Wineskins Archive

February 5, 2014

Book Excerpt: King’s Ransom (Sep-Dec 2004)

Filed under: — @ 1:34 pm and

by Thom Lemmons and Jan Beazely
September – December 2004

Chapter 1

Prologue: Sofia, May 1996

Dobri thought maybe the crush of the crowd would kill him. What a thing that would be: to live through everything I’ve witnessed, only to be trampled to death.

Someone touched his arm, a youngish fellow wearing a dark blue Italian suit and no tie. He was pointing toward the gilt domes of Alexander Nevsky Cathedral. “When his plane lands, they’ll radio ahead, and the bells will start ringing to announce him.”

The young man’s hair was mussed, and Dobri was pretty sure he could smell rakia on his breath. He had probably used Simeon’s imminent arrival as an excuse for an all-day party.

“What if someone tries to stop him?” Dobri said.

“What do you mean?”

Kings RansomPoor young man. You could never guess, could you? “The secret police. You don’t think they want him here, do you?”

The young man laughed. “Look around you, dyado. Even Communists aren’t crazy enough to try anything today. Simeon is bulletproof.”

“Don’t call me ‘grandfather.’ And don’t talk to me like I’m Bai Ganio. I may be from a village, but I know how the world works.”

The young man shrugged, held up his hands in surrender, grinned at Dobri, and sifted back into the crowd.

Dobri had never seen such a solid mass of humanity. Alexander Battenberg Square was an unbroken sea of people from the monument all the way to the Presidential Palace. The plaza around the cathedral was packed shoulder to shoulder. The buildings rose up like reefs out of the human tide, and every window was crammed with faces. Everyone waving, everyone shouting.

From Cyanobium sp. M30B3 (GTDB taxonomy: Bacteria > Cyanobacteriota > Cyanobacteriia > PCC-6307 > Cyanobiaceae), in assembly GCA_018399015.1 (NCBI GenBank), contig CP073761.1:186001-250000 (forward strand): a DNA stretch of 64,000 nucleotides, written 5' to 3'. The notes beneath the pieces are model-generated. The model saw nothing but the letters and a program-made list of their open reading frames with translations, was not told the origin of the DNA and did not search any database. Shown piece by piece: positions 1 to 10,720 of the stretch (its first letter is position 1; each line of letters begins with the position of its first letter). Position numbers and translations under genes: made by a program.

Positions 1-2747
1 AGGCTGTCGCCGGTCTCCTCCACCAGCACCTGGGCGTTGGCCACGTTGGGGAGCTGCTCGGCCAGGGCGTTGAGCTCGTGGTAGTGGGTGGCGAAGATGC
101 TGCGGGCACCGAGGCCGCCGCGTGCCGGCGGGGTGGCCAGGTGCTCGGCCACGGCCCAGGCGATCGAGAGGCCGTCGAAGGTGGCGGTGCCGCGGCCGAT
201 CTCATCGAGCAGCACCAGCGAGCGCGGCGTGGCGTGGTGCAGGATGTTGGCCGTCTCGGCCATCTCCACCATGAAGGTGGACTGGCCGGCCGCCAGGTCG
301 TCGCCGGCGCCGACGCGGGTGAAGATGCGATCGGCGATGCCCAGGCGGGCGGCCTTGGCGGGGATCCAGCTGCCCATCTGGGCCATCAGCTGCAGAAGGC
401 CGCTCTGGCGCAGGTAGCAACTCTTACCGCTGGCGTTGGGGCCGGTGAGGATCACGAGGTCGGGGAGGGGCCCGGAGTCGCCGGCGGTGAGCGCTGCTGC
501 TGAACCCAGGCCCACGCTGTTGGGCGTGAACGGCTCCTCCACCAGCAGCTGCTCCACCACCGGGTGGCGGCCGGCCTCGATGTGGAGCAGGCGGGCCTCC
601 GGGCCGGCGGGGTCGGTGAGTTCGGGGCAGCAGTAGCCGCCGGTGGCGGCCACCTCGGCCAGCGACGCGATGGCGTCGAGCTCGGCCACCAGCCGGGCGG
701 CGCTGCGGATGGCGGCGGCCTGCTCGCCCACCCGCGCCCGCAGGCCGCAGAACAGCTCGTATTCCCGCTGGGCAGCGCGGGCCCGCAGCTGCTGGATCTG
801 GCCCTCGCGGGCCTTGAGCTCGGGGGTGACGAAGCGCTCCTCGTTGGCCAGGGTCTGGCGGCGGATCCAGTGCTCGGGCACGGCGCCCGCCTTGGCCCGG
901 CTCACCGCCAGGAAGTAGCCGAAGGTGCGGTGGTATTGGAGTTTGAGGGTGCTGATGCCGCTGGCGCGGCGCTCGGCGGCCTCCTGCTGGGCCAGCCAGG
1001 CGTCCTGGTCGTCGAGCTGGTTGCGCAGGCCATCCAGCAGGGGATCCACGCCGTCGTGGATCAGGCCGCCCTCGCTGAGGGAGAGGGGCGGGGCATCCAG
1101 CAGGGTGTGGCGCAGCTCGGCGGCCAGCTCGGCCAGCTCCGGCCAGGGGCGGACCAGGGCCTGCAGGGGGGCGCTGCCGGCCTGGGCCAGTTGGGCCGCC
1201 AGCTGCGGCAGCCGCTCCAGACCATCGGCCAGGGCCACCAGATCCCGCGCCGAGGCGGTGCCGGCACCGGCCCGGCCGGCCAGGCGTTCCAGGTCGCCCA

All of them waiting.

Dobri wasn’t sure whether they were waiting for the beginning of something or the end of something. He had lived too long, seen too many good things end before their time and too many bad things begin. In his home village, beginnings and endings were easier to know. The sun came up, and you knew it was time to drive the sheep out for grazing. The mornings got warmer, and it was time to start thinking about the spring shearing. The faces were always people you knew; the greetings and farewells marked the familiar boundaries of the days. Life made sense.

But here in Sofia’s tangled streets there was nothing to see but the faces of strangers everywhere, and the tall buildings blocked out the comforting signposts of mountain, tree, and sky. Dobri hated crowds; they made him edgy and shy footed, like a herd of goats when the weather was changing. They reminded him of the old days, the weight of his responsibilities. A crowd could hide trouble from watchful eyes until it was too late. Dobri hoped Simeon had good men around him. He’d need them today.